I have spent the past week covering most of my colleagues for March Break, including four out of eight nights on call for psychiatry at the Children’s Hospital of Eastern Ontario. For reasons that are not entirely clear to me, whenever I spend a lot of time at CHEO, I find myself thinking about the degree to which I do not believe that pediatricians should be engaged in the primary medical care of healthy children and adolescents. I hesitate to speak about this since “primary care pediatrics” is very popular among parents and pediatricians in my community.

My first reason for this belief is that I believe that a family gets better care when a family physician has the care of everyone in the family. As a family therapist, I like to see as many members of a family in sessions as I can – it provides access to more information and the more information a family therapist has, the better care he or she can provide.  I suspect this is true in family medicine also. My own family doctor cared for three generations of my family and I believe that this gave him an advantage since he knew very well what the family history of illness was.

The second reason that I question the value of pediatricians doing primary care is that I feel that their skills as a consultant and caregiver to children with complex and chronic illnesses is too vital and that as much of their time as possible should be devoted to ensuring the best management of children with illnesses that will affect them all of their lives.

Finally, as someone who spends many days caring for children who are living outside of their own families, or whose families are struggling to manage being a family, I would like to find a way that pediatricians could be a resource to these parents and families. The evidence tells us that the children in these families are at much higher risk of illness and here there might be a role for the assistance of a pediatrician providing additional care to what would normally be provided by a family doctor.

I have worked with many parents and, even when they are poor and struggling to parent, they want to do what’s best for their children. Childhood is when we are most likely to develop habits: of what we eat, how much we exercise, how we spend our recreational time. Pediatricians are often the best advocates for early intervention in chronic illness and children and parents are eager learners and usually keen to do what is right.   More pediatricians involved in public health might well ensure that marginalized children grow up healthier than is predicted by virtue of their socioeconomic status and the educational level of their parents.

Now that I’ve said what I thought pediatricians should do, perhaps they have some comments about child psychiatrists!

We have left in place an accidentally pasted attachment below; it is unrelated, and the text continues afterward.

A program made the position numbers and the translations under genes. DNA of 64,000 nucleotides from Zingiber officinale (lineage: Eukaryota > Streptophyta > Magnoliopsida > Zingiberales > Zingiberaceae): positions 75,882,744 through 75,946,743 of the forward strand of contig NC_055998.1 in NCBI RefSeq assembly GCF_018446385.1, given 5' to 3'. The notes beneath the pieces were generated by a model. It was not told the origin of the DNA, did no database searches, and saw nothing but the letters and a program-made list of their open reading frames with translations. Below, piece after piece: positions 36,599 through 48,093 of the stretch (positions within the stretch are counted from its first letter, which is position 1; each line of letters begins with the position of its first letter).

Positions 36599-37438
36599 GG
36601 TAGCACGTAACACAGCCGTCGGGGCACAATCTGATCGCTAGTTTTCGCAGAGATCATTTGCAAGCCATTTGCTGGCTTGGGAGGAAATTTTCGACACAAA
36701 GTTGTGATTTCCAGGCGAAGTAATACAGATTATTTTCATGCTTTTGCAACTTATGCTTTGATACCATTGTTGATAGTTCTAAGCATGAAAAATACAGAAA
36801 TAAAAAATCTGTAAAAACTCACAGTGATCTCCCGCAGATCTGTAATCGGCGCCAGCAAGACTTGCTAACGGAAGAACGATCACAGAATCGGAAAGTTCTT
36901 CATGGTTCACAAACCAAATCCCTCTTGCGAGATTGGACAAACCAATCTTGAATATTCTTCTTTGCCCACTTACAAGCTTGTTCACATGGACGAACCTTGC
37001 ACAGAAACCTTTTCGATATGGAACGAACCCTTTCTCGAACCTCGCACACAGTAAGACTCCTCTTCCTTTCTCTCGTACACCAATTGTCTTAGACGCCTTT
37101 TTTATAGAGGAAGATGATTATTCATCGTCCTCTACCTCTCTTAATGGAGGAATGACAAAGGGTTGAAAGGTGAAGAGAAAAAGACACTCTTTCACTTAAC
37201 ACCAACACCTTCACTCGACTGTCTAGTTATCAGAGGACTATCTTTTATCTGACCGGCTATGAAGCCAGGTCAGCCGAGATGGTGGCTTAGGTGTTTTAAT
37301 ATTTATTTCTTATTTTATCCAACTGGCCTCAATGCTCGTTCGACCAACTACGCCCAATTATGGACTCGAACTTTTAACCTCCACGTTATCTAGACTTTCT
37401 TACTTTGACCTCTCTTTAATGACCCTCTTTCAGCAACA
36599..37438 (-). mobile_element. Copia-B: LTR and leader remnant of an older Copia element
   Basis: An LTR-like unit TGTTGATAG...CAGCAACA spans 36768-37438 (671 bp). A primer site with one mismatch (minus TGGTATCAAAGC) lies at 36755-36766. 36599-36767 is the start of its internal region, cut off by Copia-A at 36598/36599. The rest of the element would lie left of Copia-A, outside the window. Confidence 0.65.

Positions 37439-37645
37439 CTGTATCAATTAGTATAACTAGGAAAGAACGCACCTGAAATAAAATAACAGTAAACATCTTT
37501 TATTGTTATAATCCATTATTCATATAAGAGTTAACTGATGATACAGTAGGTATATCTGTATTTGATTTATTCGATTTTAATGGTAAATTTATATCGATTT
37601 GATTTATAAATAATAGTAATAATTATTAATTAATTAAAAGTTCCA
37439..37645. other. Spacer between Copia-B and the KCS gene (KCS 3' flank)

2 thoughts on “Is there a Need for “Primary Care Pediatrics”?

  1. Shereen says:

    I read your blog about the role of pediatricians. Don’t you think you are casting the net too narrowly? My view is that we need to rethink the role of all doctors and really figure out the value proposition. What are doctors actually doing day to day and do you require as much training as they have for most of the tasks? The American and the Brits have de-bundled a lot of the work that used to belong exclusively to physicians and given it to Physician’s Assistants, Nurse Practitioners and mid-wives. People who are trained to do lots of things but not what docs get trained for which then frees up the doctors to do their thing. Now lets think about what “their thing” should look like. Who is the quarterback of each person’s health care? Who looks at the whole person? Should someone be in charge, connecting all the dots and calling in specialists for support as needed but also requiring those specialists to talk to each other. And should doctors focus less on immediate symptoms exclusively and more on the whole history of the person? Maybe we take an Andrew Weil view of integrating all branches of medicine, like traditional Chinese Medecine, Homeopathy, Naturopathy etc…? I take your point, but as a consumer, I feel like we are not really talking about how to provide full health care in a sustainable way that we can afford and that truly helps people. Anyway, if you are ever in a situation where you need a consumer’s perspective on the future of healthcare in Canada, please count me in. Supporting your view of pediatricians is just my starting place!

  2. Louise says:

    I have another point to add here. I worry that after they lose their pediatrician, young adults will never take the time to find another primary care provider. This is also happening at a critical time in their life when they are potentially moving out to go to school or just starting their independent lives for the first time.

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